The Lowdown on Schema Markup for SEO
Schema MarkUp is a structured data language used by webmasters to improve visibility on SERPs.
It’s been around since 2011 but is currently only found on one-third of websites today, (according to Searchmetrics,) probably because adding schema markup to your site can be a chore, akin to daily exercise: you know you should do it, you just don’t want to.
So while adding schema tags to your content can be somewhat tedious, there are significant advantages to using it that just might make you want to go that extra mile.
Fortunately, schema is simple, easy to grasp, and very well-supported. Below, we provide an overview on schema and why it should be an integral part of your SEO strategy. Once you understand the benefits of implementing schema vocabulary on your site, you’ll be much more apt to get and stay up to speed on best markup practices.
What is Schema and how does it work?
Schema.org is the result of an unprecedented, collaborative effort between the trifecta of search moguls: Yahoo!, Bing, and Google. This markup system is essentially a collection of tags that you can add to microdata, which identifies, categorizes, and organizes your content in such a way that makes it very easy for search engines to read.
There are dozens of types of properties and items that Schema supports. Some of the most commonly used item types include:
- Creative work, such as books, movies, music recordings, and recipes
- Non-text objects such as audio, images, and video
- Places, local business, and restaurant
- Products and offers
- Reviews and ratings
When a search engine that supports schema crawls your site and comes across a schema tag, it improves search results and displays the information in a very user friendly way. For instance, here is a search result for a restaurant website that uses schema:
Notice how the result displays the key info that searchers want – the starred and number ratings, reviews, address, and phone number – at a glance. That is the result of using schema and other rich snippets. Similarly, if you want Google reviews to pop up in a search, you will need to use schema markups. Here’s another example. Markups and the rich snippets made All Recipes’ content very eye-catching and easy-to-read. Searchers can see right away that it is what they were looking for:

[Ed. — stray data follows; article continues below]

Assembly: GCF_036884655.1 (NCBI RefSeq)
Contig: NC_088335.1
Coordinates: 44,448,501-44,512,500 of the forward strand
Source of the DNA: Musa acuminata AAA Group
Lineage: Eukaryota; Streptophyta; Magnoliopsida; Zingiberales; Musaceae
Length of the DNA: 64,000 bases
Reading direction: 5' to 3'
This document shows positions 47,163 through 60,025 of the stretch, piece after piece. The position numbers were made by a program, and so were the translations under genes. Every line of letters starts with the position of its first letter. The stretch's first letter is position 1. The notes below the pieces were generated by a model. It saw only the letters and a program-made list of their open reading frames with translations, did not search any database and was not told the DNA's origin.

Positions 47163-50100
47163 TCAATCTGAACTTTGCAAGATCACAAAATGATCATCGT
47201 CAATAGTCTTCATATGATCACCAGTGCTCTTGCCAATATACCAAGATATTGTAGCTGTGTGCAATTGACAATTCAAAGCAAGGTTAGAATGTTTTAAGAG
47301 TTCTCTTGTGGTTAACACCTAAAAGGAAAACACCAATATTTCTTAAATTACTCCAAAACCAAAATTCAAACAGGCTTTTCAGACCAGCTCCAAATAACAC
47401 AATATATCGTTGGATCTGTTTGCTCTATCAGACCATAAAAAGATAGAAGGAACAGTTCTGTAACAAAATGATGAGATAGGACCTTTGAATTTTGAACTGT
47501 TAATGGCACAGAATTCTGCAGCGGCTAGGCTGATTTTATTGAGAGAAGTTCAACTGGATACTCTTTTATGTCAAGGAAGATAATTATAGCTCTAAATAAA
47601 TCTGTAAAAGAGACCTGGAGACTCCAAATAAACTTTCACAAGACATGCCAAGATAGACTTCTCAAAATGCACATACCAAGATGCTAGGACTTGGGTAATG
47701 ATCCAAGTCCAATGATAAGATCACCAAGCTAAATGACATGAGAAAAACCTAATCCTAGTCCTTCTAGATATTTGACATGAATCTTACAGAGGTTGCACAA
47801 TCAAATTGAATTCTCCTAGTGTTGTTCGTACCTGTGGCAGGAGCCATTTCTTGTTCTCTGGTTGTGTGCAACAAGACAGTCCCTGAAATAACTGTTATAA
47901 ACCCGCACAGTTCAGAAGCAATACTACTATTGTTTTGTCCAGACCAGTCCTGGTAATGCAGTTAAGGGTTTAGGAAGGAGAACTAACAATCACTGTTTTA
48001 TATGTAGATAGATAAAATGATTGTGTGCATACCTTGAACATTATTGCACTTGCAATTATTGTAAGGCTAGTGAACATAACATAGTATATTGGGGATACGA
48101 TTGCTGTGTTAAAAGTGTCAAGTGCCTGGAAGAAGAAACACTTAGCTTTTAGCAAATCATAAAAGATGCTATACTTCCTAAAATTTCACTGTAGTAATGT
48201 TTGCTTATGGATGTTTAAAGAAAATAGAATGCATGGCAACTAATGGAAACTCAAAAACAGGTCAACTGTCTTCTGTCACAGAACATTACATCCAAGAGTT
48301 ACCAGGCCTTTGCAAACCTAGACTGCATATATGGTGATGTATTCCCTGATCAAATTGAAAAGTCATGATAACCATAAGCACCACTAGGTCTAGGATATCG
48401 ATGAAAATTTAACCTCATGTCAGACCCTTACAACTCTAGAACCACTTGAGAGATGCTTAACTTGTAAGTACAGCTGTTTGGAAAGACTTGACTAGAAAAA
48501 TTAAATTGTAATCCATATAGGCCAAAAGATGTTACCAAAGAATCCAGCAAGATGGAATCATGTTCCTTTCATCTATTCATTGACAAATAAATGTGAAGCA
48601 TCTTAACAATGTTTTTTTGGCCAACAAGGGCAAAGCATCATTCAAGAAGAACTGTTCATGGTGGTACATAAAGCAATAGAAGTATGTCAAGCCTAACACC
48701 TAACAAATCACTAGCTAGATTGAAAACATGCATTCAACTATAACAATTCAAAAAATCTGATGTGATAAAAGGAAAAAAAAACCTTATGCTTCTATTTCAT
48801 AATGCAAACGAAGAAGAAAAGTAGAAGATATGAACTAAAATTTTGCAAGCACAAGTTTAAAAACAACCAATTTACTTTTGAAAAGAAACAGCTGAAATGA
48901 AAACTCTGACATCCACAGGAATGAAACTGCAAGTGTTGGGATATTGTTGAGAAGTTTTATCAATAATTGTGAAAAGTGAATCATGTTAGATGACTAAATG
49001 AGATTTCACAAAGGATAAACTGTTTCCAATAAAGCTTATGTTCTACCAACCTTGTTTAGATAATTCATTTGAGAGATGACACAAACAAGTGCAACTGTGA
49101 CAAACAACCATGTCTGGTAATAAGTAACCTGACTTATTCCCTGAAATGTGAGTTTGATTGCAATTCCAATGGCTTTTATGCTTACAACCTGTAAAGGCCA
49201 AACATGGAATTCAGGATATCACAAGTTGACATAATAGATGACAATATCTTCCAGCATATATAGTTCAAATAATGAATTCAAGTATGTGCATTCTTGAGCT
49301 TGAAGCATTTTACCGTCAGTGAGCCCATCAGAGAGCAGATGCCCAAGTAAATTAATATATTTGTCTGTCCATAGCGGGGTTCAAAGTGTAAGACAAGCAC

And as you can see from this example provided by Schema.org, the language is fairly straightforward and simple to learn:
What are the benefits of using Schema markups?
Without a doubt, it’s improved visibility and UX on SERPs. You will definitely begin to see better results in your search rankings as soon as robots can identify your pages and understand your content. Schema tags add definition and clarity to rich snippets. And the more clearly a search engine understands your items, properties, and site as whole, the better it can display that info to searchers. The bottom-line: using well-defined and clear rich snippets with schema will ultimately result in more eye-catching, useful results and increased click-through rates.
What are the best practices for implementing Schema?
Convinced of the potential benefits schema markup can provide? Here are several select strategies and best practices to think about before you dig in:
- Explore the language. There are tons of ways to markup your content. Some will suit your particular content and purposes better than others. Before randomly adding code to your site, peruse Schema.org’s list of supported items and sample markups.
- Create a detailed plan of action. So here’s the bad news: although creating Schema markup can be somewhat time consuming, it must be manually added for each of your pages. But careful planning can save time and enhance your efforts. So, after you have armed yourself with basic schema languages, consider creating a plan for how you will add snippets to your already existing pages. Also consider how you will implement structured data in the future to ensure consistent optimized information for the robots.
- Double check your markup. If you are new to schema, then you might want to test and analyze your markups before going live. You can use Google’s Structured Data Testing Tool to help you test, analyze, and debug your code.
- Get help. It’s easy to begin tagging your content by using some cool tools such as Google’s Structured Data Markup Helper and Raven’s schema generators. Or find a web professional who knows how to create a comprehensive SEO plan that implements new schema markup strategies for your site.
If you need help, ask. We are here to help folks like you. So give us a call here at Harris Web Works at 800.594.4352 and let’s make a plan.